Most of the time a day job, even a fun lighthearted one, feels like this.

But sometimes I get to observe a wonderful human moment (and I get paid to do it).  I work in a shop where kids frequent. I write for kids so I watch them, with stalker-ish intensity, as they shop.

I got to observe three boys around the age of eleven come crashing into the store and leave madness and energy and summer in their wake. I picture boys as pretty headstrong and energetic and not dealing too much with emotion and gooey friendship-y things the way girls do.

But one of the boys, tearing down the toy aisle, came to a screeching halt in front of a display of bracelets.

The bracelets were soft rubber like a cancer awareness bracelet or other show-of-support-item, but twice as wide. They were bright purple. In white letters they declared BFF  BFF BFF all the way around. I expected him to make fun of the purple BFF-y gooey friendship bracelet.

But he called to his friends and said, “GUYS! I found something for us!!”

And I stared as they each bought one.

And I had a vision of three best friends (okay, in my world, young gryfons)… an inseparable trio, pledged to all three of each other as wingbrothers… and what adventures they might have.

Not bad for a day job.


Author Interview!

Check it out 😀 An awesome new friend found the book, liked it, reviewed it and wanted an interview!

 

Read it here.


Great Reviews!

This just in!! Fantasy Gazette calls SONG OF THE SUMMER KING  archetypal, epic and magical. Directly from the reviewer:

I recommend Song of the Summer King to middle graders and up and to anyone who is looking for an enthralling animal story that will transport them into another world.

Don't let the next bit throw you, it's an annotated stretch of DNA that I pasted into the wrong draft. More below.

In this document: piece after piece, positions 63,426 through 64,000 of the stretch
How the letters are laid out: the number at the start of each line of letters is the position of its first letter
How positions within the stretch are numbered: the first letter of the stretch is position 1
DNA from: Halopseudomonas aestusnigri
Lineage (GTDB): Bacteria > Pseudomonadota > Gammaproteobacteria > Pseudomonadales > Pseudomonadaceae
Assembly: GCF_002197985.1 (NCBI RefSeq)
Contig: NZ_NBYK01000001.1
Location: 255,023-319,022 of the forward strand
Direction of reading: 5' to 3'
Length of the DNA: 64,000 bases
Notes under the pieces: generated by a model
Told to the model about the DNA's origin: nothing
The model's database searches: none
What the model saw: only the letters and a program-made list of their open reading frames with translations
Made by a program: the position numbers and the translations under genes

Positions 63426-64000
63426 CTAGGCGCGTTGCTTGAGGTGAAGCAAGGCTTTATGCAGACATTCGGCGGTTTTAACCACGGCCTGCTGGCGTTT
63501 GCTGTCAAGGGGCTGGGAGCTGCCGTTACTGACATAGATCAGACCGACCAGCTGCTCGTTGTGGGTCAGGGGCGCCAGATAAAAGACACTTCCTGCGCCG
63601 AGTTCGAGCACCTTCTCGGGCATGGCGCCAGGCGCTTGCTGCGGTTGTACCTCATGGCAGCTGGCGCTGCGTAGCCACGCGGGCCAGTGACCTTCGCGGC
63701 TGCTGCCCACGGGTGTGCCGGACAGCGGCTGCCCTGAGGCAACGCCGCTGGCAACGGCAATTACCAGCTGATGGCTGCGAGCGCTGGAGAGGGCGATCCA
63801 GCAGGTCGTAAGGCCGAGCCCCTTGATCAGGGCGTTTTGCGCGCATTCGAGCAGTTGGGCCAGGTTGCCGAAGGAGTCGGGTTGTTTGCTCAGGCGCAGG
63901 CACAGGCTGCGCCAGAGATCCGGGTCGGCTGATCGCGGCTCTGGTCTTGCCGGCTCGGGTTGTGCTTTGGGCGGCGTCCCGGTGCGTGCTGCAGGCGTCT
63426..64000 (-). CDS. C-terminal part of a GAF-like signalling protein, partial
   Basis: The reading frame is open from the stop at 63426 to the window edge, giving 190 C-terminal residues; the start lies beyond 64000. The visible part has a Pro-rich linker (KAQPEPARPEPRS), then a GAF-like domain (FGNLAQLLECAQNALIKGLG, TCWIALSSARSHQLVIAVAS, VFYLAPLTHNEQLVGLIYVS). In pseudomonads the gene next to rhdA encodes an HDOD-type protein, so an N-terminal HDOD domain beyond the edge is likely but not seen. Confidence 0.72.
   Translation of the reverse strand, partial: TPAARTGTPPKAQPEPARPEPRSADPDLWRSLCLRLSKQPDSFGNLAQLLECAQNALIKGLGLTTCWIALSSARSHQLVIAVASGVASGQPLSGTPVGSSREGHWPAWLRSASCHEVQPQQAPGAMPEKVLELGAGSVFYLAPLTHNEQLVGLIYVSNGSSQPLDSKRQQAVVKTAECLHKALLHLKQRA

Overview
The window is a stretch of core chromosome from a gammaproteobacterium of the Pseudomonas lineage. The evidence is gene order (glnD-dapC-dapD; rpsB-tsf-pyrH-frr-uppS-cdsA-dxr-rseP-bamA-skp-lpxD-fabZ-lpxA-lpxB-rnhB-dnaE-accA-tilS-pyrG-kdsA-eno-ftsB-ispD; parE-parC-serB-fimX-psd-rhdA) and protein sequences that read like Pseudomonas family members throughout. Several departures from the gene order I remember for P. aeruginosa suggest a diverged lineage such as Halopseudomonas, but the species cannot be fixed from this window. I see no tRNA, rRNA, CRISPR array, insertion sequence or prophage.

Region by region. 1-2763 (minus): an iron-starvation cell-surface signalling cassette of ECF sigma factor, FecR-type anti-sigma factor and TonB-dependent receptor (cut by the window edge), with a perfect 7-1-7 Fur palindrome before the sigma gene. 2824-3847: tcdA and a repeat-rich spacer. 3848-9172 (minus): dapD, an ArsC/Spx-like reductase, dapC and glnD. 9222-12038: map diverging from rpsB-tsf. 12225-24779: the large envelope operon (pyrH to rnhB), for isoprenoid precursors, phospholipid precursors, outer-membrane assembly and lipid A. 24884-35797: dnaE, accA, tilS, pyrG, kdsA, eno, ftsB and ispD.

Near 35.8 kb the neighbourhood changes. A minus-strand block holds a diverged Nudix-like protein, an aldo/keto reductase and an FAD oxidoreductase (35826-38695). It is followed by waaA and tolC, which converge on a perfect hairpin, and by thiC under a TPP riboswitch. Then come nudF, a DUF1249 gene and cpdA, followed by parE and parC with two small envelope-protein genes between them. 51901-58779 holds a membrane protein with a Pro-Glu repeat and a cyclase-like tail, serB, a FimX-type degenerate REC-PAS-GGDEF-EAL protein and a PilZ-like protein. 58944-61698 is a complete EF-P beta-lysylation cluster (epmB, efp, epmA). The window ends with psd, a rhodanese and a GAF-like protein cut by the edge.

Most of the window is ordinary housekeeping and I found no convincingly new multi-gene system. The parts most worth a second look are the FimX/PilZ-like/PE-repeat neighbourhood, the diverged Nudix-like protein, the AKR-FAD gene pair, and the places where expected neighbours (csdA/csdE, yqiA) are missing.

Awesome! For those who like to hold a good old fashioned ink and paper book, the hardbacks will be arriving at my doorstep this September. Pre-order now from the main page 😀

Thanks for all the kinds words and support on my decision to give away a few books. “A few” turned out to be over 10,000 copies! I got to see my beautiful cover standing side-by-side with THE HUNGER GAMES for a few hours, and Lord of the Rings, and George R.R. Martin. What a trip.

 

Fair winds!


There’s No Wrong Path

I’m so lucky to be surrounded by a writing community of all ages, experience and skill levels, and points of view.

I’ve gotten lots of advice and encouragement about the marketing, selling and promotion of SOTSK, as well as lots of free help and PR from writing friends.

It will be so fascinating to watch the weekend’s experiment unfold. There are mixed reviews about offering books for free on Amazon. Some say their sales skyrocketed, some say turn back now! Certainly, offering backlist books for free is a great way for an author to draw in new readers, with tasty Samples.

But I have no backlist. SOTSK is my debut. I have shoved it onstage to find a very small audience. So I had to find a way to get more audience members in the door. Why not give a few away? I was nervous. Would it de-value the book? Would it make me look like a desperate indie author? Would it ruin my career?

Step back. The nice thing about this stage in my life is that I have no career. I have one book and two day jobs and a draft for the second book . . . and a handful of readers who want to see that second book, ASAP.

And so far, the only thing that’s happened as a result of my give-away decision: That handful of readers has just gotten a whole lot bigger.

And readers is exactly what I need.

As Neil Gaiman said in his inspiring commencement speech… the gatekeepers are leaving their gates. There are no more rules.

And there is certainly no wrong way to do this thing.

Fair winds!